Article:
Posted on Jun 21, 2017 in Self-Help

We’ve all felt some version of depression. And, it’s okay, it’s part of life to have ups and downs. It’s part of life to have passion and motivation that waxes and wanes. The trouble is when we settle in a place of apathy and negativity and then root ourselves there.

The trouble is when our stories eclipse the truth of our reality. One can be sad without the drama of judgement and fear. This drama is a the roller coaster that is neither healthy nor sustainable.

Self-care is all about building a foundation that can support us through these difficult times. If we aren’t practicing healthy habits and proceeding with a positive outlook, we set ourselves up for real suffering. How are you taking care of yourself?

Going to yoga; growing friendships; eating healthy; choosing not to intake toxins like cigarets, alcohol and processed food; painting, playing in the ocean, prayer, talk therapy with a focus on healing old wounds; listening to music; finding things that make you laugh; gardening; reflecting on gratitudes; dancing; journaling… these are all examples of ways we can nurture our being.

All the things you do to address the elements of wellness in your life, these are all the things that strengthen your foundation & decorate your home into it’s fullest beauty.

I say that your life is like your home in the sense that you are responsible for its blueprint and its maintenance. Granted it’s work, but in this you’re also gifted the opportunity to create — to play in the design of it and craft this house into the most fabulous piece of art!

So be sure to avoid the passive route, because nothing gets built & nothing gets maintained.

And two, avoid the negative route, because that toxicity corrodes strength & tarnishes the beauty of life.

For more on this topic, watch “Living with Depression and Negativity”.



“…When I’m depressed I just take a long nap cause normally there ain’t much around to keep me company but I don’t blame my male friends cause I find it difficult to share my problems and the cause of depression with guys…
Meantime I have a question like ain’t getting over depression like running away from it like you try to divert your mind towards something else to get over it. Ugh this thing really confuses me…” – SD


I appreciate your honesty. I’m sorry you don’t have the support you are looking for right now. On that point I would invite you to try out being a little more vulnerable with some of these friends. Perhaps they are in the same boat you are — desperate for support and genuine connection. (We are all human remember!) It might open open the door for them to share some of what’s been hard for THEM lately. OR, they also might not be ready for that kind of intimacy and that’s okay. I’ve found for myself though, that the more authentic and vulnerable I am, I start to attract those same kinds of people into my life.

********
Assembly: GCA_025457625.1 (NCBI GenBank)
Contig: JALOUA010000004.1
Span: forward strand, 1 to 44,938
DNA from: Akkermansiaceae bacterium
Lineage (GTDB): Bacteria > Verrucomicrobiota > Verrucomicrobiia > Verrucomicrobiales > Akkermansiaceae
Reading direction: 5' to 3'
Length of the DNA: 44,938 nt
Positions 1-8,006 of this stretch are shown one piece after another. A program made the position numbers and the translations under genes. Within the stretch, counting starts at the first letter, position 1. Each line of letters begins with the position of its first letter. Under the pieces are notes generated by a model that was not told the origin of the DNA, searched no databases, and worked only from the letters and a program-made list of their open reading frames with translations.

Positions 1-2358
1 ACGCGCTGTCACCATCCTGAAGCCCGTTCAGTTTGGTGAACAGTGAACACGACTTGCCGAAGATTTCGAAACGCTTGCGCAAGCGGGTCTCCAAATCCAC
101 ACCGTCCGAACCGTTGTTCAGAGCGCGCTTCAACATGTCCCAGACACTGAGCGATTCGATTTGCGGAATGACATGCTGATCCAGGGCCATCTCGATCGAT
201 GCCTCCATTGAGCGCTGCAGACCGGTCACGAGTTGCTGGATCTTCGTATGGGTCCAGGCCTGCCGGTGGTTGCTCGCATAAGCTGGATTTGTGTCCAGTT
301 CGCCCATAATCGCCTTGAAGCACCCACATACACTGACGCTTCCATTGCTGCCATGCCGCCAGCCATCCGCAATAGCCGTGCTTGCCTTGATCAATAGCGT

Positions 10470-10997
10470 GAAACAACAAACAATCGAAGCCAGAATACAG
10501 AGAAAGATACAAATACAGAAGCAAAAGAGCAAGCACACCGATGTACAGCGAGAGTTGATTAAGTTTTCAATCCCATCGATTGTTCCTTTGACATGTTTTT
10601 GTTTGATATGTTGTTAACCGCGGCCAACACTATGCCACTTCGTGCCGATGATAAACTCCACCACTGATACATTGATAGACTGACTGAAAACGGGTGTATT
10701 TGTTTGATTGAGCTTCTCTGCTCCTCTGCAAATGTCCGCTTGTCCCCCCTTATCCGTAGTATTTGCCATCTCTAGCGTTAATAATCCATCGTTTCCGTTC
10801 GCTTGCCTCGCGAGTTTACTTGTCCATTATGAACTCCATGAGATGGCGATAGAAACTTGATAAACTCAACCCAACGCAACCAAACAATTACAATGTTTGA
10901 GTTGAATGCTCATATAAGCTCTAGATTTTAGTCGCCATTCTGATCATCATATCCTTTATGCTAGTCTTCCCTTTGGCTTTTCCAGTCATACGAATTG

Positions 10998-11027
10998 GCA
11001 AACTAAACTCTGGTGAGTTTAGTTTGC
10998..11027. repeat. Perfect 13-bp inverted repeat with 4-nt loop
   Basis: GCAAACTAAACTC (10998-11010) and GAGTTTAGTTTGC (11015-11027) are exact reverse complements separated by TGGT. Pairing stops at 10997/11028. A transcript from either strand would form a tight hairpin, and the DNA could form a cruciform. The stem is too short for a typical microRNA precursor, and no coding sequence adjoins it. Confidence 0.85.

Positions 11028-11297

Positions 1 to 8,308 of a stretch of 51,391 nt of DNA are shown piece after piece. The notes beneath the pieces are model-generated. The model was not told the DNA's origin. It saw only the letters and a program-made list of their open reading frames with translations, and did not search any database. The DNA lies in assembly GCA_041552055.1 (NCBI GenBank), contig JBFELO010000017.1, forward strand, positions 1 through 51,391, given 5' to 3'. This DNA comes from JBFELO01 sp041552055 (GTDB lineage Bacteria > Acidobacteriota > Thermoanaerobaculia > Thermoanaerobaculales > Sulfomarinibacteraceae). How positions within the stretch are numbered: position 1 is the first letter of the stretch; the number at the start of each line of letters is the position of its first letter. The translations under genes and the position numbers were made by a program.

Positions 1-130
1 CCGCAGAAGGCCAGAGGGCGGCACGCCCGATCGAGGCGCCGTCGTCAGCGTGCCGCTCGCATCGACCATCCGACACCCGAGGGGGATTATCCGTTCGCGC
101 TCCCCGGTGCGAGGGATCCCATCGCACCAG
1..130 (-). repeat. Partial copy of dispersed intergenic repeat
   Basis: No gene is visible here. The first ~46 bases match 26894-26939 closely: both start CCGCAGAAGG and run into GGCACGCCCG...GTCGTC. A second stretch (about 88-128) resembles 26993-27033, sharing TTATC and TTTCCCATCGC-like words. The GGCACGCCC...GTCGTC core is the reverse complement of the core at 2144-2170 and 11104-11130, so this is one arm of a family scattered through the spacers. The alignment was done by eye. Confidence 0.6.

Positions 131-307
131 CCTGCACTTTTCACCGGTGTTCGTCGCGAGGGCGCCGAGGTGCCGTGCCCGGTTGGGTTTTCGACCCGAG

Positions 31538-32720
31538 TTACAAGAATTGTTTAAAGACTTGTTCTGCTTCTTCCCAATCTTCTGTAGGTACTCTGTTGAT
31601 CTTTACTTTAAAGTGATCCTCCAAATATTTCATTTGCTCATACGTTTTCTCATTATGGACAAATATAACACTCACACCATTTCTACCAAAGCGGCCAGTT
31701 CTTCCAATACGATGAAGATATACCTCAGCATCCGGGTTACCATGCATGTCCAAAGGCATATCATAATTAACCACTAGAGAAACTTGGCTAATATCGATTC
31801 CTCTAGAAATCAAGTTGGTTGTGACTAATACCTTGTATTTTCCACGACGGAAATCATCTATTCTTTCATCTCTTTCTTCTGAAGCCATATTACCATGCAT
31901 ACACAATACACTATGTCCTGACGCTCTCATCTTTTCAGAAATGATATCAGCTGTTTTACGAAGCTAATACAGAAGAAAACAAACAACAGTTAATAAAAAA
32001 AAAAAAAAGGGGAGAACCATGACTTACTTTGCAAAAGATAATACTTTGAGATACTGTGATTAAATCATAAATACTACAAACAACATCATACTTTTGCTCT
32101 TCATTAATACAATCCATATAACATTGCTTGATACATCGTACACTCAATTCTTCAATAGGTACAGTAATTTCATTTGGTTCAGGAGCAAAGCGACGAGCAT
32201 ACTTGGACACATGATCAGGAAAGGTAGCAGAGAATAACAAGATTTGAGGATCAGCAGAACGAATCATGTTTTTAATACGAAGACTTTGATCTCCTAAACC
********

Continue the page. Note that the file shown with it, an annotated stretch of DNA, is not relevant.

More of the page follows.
This is a great question regarding: getting over depression, is it like running away from it? It makes sense that there’d be confusion around it because there is a fine line here…

Sometimes we feel low, in need of rest and perhaps sad – these are simply the emotions that have drifted our way. To not run away is to BE WITH THEM in acceptance and non-judgement. “Okay I feel blue today, isn’t that interesting. I’m just going to take it easy.”

AND SOMETIMES what we are experiencing as depression is just a conjure of feelings that stem from the untruths we tell ourselves. “I failed at my job, I’m useless… I’m ugly and I’ll never find a partner… I’ll never be successful… I suck at life… The world is an evil place… I’m broken… Grrrr….”

We can then get into a habit of mental thinking and daily rituals that further fuel these false stories. We’ve now repeated them for so many years that we couldn’t even guess at their genesis. What we’ve done is create an identity for ourselves and a seemingly solid reality of our life.

I’m not a supporter of running away by any means.

Sometimes what we do need to do is STEP AWAY from our THOUGHTS. This brings us into the present moment where we can truly honor what’s going on. Stepping out of these thought patterns also empowers us to direct our life in the way we’d like, rather than just being a victim of our depression. When we come to the present we come to a place of choice. We can choose negativity or we can choose gratitude; we can choose pessimism or we can choose trust; we can choose resistance or acceptance.

This message is also what is behind my “15 Ways to Get Out of a Rut” video. 


“Sometimes depression isn’t about ‘not doing enough to pull yourself out of it’. You speak a lot of balance and I love it. We as humans can be grateful AND sad. Wellness and depression both exist. Self care gets really shaky when depression gets terrible.” – Sage


Thanks for that input Sage. I do agree, sometimes depression JUST IS. It’s a cloud that just is. What I think is common for a number of us, is that the cloud has either been self-created or there is a negativity by which we judge the cloud – rather than just being with it, observing it, and maybe even finding gratitude for the shade.

It’s not always as simple as “pulling oneself out of it,” but while we are in it, it’s important for us to ask:

How are we judging ourselves? What is our internal dialogue around life?

I want us to come back to our power! I want us to remember that our interpretation of life and therefore our experience, is within our control.


  1. wise beyond your years

    • Thanks for reading Greg and I appreciate the positive feedback 🙂

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